When the sun goes down tonight, the world will be treated to the largest and brightest supermoon of the year. Here's how to get the best vantage point in Australia (as well as some basic photography tips.)
Yeah, yeah: we realise you can just poke your head outside to see tonight's supermoon. After all, it's the frigging moon. These tips are designed for people who want to get the very best results possible. Remember: this is going to be the biggest supermoon of 2019, so it's worth putting in some extra effort.
Just what is a 'supermoon', anyway?
The moon on February 19-20 is going to be the largest and brightest of the year. This optical effect is caused by the moon's elliptical orbit bringing it closer to the Earth. In layman's terms, this is known as a 'supermoon' or even 'extra-super moon', due to its even larger appearance. Tonight's moon will appear up to 14% bigger and 30% brighter than other times of the year.
How do I watch the supermoon?
As astronomical events go, this one is pretty easy to watch: All you really have to do is head outside and look up. If the skies are clear in your area, the difference in size and brightness should be pretty obvious.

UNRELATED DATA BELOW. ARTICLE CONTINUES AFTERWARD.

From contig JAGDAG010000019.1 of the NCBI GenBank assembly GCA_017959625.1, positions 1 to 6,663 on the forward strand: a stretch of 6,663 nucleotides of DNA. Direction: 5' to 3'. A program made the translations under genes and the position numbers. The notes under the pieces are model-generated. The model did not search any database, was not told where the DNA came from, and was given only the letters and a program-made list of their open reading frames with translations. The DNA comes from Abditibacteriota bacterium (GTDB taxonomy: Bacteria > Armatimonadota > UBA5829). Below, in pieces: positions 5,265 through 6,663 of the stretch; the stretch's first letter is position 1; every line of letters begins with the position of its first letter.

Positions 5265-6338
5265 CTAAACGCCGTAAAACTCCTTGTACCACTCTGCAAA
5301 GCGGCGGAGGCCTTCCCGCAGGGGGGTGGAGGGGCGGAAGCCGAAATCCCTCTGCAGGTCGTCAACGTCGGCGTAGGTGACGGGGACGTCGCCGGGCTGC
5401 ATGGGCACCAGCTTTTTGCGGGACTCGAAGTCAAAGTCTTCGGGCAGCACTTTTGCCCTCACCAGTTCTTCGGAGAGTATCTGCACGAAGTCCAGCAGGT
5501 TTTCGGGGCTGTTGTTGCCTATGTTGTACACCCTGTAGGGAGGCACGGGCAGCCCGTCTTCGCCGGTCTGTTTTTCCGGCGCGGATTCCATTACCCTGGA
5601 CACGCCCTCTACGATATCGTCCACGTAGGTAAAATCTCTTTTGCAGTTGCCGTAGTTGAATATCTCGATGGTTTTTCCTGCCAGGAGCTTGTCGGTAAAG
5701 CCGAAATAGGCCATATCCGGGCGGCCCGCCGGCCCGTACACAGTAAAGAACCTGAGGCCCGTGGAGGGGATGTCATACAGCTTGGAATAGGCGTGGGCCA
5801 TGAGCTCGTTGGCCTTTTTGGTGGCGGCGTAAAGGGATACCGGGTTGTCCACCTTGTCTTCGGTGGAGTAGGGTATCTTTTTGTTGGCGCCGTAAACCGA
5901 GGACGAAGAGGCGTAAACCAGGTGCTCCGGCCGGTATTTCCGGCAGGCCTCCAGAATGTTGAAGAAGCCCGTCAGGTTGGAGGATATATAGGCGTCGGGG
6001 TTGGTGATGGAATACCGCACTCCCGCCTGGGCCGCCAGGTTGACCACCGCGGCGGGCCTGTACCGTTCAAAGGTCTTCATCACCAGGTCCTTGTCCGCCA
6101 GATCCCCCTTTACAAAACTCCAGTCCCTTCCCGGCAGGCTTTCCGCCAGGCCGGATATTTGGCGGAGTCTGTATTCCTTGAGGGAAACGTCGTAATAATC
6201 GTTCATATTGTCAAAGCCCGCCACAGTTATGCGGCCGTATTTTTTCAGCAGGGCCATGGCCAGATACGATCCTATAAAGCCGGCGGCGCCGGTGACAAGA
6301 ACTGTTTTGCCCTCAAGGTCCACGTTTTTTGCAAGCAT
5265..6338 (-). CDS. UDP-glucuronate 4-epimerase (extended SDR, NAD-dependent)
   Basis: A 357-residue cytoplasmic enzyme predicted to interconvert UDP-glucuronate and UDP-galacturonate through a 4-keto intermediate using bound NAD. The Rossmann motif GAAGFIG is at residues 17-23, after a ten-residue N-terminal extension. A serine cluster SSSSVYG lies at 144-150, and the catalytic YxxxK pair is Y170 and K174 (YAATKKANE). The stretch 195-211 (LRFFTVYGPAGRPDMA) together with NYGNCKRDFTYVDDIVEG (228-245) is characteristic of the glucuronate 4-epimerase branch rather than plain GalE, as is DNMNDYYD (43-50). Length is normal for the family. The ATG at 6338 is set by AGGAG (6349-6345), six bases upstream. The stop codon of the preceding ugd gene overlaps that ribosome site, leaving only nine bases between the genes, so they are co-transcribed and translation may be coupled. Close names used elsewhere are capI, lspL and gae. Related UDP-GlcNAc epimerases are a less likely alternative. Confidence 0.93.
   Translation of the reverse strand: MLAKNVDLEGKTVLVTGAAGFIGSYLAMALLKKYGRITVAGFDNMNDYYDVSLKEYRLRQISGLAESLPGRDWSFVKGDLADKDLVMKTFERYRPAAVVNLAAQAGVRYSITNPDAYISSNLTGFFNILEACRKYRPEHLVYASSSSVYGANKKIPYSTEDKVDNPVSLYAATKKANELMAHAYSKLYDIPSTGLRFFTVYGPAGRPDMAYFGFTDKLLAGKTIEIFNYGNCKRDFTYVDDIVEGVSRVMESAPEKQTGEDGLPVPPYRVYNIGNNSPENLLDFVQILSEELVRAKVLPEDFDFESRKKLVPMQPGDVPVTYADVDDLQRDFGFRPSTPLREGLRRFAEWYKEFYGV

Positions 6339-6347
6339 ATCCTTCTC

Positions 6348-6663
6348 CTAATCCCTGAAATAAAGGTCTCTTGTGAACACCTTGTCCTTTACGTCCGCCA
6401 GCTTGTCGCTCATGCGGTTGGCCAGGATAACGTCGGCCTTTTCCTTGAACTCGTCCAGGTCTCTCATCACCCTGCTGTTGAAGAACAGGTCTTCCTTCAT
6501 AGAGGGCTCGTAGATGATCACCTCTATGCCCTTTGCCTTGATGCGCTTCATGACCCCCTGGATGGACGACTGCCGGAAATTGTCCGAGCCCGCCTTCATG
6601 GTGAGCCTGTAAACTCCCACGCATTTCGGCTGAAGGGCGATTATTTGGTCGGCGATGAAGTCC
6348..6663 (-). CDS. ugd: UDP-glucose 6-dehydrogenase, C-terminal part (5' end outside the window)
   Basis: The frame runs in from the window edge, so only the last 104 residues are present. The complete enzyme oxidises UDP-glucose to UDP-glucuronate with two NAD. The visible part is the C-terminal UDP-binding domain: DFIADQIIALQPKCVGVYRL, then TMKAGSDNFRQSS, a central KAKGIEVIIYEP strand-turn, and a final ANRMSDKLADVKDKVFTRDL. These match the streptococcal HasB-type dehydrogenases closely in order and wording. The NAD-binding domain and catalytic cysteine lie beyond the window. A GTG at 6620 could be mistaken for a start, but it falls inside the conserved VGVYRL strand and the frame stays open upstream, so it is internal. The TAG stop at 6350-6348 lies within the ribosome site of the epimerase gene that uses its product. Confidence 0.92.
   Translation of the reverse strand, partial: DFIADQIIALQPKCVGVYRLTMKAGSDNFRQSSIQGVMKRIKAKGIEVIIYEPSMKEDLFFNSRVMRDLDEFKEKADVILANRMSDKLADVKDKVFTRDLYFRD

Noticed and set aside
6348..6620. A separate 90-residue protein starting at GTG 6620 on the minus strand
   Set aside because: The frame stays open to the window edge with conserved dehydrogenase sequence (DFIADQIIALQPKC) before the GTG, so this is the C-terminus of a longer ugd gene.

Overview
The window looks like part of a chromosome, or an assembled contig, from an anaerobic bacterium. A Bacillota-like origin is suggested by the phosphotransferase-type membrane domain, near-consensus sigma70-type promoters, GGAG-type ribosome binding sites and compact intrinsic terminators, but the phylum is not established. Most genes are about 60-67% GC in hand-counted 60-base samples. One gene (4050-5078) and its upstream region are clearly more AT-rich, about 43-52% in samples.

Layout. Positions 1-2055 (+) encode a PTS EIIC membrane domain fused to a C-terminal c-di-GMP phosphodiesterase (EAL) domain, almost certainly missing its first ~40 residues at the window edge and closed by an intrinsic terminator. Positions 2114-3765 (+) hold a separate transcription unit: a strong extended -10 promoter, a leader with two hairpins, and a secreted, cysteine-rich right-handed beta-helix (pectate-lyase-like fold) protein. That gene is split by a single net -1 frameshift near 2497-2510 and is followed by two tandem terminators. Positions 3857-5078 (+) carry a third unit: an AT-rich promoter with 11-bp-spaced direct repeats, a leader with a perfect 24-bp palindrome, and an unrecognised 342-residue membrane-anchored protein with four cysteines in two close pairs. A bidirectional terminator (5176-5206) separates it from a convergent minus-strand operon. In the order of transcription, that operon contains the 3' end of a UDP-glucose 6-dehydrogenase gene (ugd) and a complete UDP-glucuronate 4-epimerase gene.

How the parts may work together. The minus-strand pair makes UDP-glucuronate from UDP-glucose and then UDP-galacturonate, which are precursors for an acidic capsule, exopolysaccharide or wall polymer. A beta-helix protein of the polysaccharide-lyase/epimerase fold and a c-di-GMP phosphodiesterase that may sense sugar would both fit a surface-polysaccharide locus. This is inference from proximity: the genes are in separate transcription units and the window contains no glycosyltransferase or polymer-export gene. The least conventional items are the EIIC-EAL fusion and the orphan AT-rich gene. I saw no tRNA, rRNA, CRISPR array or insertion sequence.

For best results, most astronomy buffs recommend heading to an east-facing beach or the top of a large hill or mountain (make sure there are uninterrupted views to the east!) Obviously, you should try to get there before dusk.
As with all celestial events, it pays to be away from bright city lights which have a tendency to pollute the night sky. Failing that, get on top of the highest building you can.
According to Perry Vlahos, the vice-president of the Astronomical Society of Victoria, the best vantage points in Sydney and Melbourne include Manly/Bondi and the western side of Port Phillip Bay, respectively.
Supermoon: best time to watch
The peak time to watch tonight's supermoon (i.e. - when it will be largest and brightest) is 2:53am, AEDT. In other words, better get an early night and set your alarm clock.
Bugger, it's cloudy! What now?
Annoyingly, the Bureau of Meteorology is forecasting low visibility across much of Australia tonight. Brisbane and Perth are the only capital cities with a 0% chance of rain. Bah, humbug!
With that said, the supermoon will be visible all night. With a bit of luck, things will clear up before midnight.
How to photograph tonight's supermoon
If you're after a great photo, set yourself up with a vantage point to the east and lower the exposure to bring out the details in the moon's surface. (You can find some in-depth tips here.)
Gah, I missed it! What now?
Not to worry. There'll be another supermoon on Thursday, 21 March this year.
I like my bed. Can't I just catch it on Youtube or something?
If you don't want to go outside, Slooh will be livestreaming the February moon through its Canary Island telescopes.Or you can just watch the moon below.